Function better in your systems in 2022!

By December 21, 2021April 16th, 2022Uncategorized
Function better in 2022

How do you want to function in 2022?

How do you want to “be” in the world – with your family, career, and the planet? Since this is the time of resolutions, I’ll share some ideas from the theme of being more differentiated. Systems theory posits that anything I can do to improve my functioning should allow the systems I’m in to function better, whether they’re family, work, or society.

1. I have well-developed goals and principles.

If I want to have a well-defined self, I need to know what I stand for and what I want to accomplish. This is part of working to be a more responsible self. If I haven’t carefully thought about my principles and goals, how can I hold my own when someone wants me to go along with them?   

2. I am my locus of control

Perhaps you know the saying, “some people make things happen, others watch what happens, and the rest just say ‘what happened?’”. Locus of control refers to one’s frame of reference for who is in charge or what is in charge of one’s life. On one end of a continuum, an individual blames family, society, the government, fate, or anything other than themselves. They are a helpless victim. The other extreme involves thinking that one is entirely in control, or should be, and avoids help from others and blames themselves for anything. A more balanced viewpoint recognizes one’s innate abilities to solve problems. This includes seeking advice and support from others. They are the locus of control in that they take responsibility for their actions and goals. 

 3. I am curious in thought and flexible in action

Having principles, goals, and self-responsibility allows me to be curious about whatever I’m are up against. I understand challenges as new information and consider them thoughtfully. Being secure with my well-defined goals and principles, I’m not dogmatic about them. My curiosity and flexibility allow me to adjust my principles, goals, and understanding of responsibility where it makes sense.

4. I don’t change because of the praise or criticism of others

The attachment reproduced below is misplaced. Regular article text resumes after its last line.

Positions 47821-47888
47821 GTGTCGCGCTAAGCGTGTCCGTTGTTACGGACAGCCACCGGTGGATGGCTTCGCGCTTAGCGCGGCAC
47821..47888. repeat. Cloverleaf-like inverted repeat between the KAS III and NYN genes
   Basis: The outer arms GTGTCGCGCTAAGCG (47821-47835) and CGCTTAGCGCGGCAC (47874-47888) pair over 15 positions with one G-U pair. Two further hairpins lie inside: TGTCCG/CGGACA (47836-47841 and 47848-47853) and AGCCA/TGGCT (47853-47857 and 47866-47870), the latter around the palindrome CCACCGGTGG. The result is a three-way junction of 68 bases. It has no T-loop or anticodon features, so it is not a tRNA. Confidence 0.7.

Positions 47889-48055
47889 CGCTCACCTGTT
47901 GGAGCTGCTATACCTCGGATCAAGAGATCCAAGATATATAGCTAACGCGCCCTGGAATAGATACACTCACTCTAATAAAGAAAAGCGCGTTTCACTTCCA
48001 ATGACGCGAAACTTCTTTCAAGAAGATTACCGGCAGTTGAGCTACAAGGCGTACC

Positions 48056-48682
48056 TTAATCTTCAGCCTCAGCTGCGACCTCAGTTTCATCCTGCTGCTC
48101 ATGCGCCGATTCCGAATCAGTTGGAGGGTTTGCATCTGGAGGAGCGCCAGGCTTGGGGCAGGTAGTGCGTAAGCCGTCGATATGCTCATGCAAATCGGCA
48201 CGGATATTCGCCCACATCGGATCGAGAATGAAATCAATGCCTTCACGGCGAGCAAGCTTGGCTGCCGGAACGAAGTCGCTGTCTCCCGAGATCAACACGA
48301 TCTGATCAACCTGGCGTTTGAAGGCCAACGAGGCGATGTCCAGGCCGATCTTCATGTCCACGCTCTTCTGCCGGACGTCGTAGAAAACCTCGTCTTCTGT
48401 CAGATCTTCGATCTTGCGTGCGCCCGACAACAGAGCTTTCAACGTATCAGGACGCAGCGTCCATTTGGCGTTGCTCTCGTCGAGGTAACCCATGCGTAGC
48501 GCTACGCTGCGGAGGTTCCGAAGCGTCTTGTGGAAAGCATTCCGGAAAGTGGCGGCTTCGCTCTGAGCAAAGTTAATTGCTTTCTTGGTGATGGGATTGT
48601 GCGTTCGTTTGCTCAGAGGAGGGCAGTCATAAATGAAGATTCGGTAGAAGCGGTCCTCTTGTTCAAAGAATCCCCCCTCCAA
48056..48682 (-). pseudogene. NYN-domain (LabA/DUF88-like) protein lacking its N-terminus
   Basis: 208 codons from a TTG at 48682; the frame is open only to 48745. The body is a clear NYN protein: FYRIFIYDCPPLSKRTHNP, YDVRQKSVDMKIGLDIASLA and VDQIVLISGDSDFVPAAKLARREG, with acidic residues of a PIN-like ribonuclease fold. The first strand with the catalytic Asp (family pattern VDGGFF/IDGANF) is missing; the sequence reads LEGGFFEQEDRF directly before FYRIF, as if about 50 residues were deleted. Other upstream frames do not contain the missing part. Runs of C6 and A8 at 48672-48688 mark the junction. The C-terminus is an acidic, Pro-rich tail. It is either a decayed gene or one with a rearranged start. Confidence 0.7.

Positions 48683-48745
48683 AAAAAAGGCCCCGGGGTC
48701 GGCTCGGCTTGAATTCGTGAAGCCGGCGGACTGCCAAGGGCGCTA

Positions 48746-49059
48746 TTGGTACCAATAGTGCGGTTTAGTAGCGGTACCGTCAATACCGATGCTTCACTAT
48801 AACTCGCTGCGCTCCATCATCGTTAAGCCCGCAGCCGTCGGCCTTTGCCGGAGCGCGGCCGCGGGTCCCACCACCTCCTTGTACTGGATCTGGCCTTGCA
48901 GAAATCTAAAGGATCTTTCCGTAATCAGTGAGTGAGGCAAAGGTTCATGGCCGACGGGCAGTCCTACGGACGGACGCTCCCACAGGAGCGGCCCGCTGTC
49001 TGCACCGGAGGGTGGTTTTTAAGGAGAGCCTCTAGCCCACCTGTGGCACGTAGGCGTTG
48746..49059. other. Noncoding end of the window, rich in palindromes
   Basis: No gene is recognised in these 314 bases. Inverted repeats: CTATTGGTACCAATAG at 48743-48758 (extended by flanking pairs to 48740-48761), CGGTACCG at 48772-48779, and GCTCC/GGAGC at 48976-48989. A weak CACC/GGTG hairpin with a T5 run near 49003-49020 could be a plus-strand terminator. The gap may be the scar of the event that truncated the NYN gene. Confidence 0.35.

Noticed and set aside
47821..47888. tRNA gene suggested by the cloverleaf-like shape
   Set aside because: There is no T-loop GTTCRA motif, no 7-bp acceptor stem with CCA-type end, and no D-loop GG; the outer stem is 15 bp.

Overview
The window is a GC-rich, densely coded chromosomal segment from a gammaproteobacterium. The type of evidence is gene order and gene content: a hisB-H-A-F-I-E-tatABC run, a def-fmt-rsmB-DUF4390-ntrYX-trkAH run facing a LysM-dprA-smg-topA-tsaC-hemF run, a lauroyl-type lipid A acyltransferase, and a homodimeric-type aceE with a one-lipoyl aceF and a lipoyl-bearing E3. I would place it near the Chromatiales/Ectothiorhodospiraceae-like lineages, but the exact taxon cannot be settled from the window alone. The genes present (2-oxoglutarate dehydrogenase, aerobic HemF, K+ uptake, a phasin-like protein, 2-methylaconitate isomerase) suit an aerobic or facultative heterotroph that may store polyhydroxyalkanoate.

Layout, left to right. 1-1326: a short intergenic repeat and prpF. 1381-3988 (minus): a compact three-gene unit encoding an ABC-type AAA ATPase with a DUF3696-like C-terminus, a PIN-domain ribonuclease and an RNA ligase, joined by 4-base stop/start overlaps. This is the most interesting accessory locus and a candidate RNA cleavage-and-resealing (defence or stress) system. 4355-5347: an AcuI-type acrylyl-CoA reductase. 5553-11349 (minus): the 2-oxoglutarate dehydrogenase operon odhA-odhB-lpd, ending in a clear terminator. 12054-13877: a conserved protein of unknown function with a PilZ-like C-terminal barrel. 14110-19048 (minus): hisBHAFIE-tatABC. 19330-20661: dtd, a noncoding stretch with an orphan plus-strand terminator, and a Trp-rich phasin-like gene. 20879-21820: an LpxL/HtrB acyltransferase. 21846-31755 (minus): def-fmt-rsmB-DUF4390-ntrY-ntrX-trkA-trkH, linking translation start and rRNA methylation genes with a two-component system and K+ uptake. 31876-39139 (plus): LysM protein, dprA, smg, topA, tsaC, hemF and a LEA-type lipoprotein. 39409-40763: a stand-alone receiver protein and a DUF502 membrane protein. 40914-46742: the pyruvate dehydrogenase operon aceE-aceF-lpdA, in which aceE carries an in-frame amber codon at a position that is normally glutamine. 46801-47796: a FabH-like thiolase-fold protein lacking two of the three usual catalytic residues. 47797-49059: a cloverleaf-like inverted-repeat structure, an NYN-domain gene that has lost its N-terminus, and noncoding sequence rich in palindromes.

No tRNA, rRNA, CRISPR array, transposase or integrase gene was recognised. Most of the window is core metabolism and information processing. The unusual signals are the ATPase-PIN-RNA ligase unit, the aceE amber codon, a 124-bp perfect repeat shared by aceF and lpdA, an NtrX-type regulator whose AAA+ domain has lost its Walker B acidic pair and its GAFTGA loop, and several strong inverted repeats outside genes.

Acceptance and rejection are potent motivators. Therefore, one needs to have conviction for their principles, goals, and self-responsibility. The emotional force of conviction, supported by the objective clarity of one’s principles and goals, helps counter the influence of approval and disapproval from others. Of course, it’s okay to change, given new information or new circumstances. But changing one’s goals or principles, being less responsible just for being approved of, or avoiding rejection is a losing strategy.  

5. I take responsibility for my feelings, thoughts, and actions

Most of us don’t have anyone forcing us to do things. In How Emotions are Made, Lisa Barrett describes how we construct our feelings from sensory inputs and learned mental concepts. So the locus of control is with me for my feelings, thinking, and actions. I might face hard choices, but I still am the one choosing. And I always have response-ability. So HOW I respond to situations is in my control. (Situations of abuse are more complex, and financial dependencies can make it very hard to “be in control”). But this “resolution” is an attitude that puts me in control. 

6. I have clarity about my duty to my family and society

Developing one’s principles and goals should include their duty to significant others and society. How do I want to “be” as a child, sibling, parent, partner, and citizen? The attitude of “self-made” and “independent” is just as immature as trying to “save” every less privileged group. There are more thoughtful and responsible expressions of these ideas. As Dr. Kerr summarized this as: “being for self without being selfish and being for other without being selfless.”  

7. I recognize my interdependence with others in my systems

The Covid pandemic, climate events, supply chain issues have shown how interdependent we are. By definition, the parts of a system are interdependent. The more I think from a systems perspective, the more I can understand the role I play in my systems and the impact my systems have on me. I can’t think of systems without recognizing my interdependence with others and the responsibility this implies. 

8. I trust people are resourceful and respect their effort to be better

I don’t believe that people try to ruin their lives. I have learned from Bowen’s theory that we are all on a continuum of functioning. How functional would I be in another person’s situation? There, but for the grace of my systems go I. Understanding that a “problem” is a symptom of a more profound emotional process allows me to respect what an individual is up against and what I am up against. The resourcefulness of individuals and families to do the best they can is humbling. 

Dave Galloway 

This article by Dan Papero inspired this post: DEVELOPING A SYSTEMS MODEL FOR FAMILY ASSESSMENT in the Family Systems Journal volume 13, number 2, from 2018.

You can request the article from here:

You can watch a Dr. Kerr video on Self and Non-Self here:

There are more resources on this site here:


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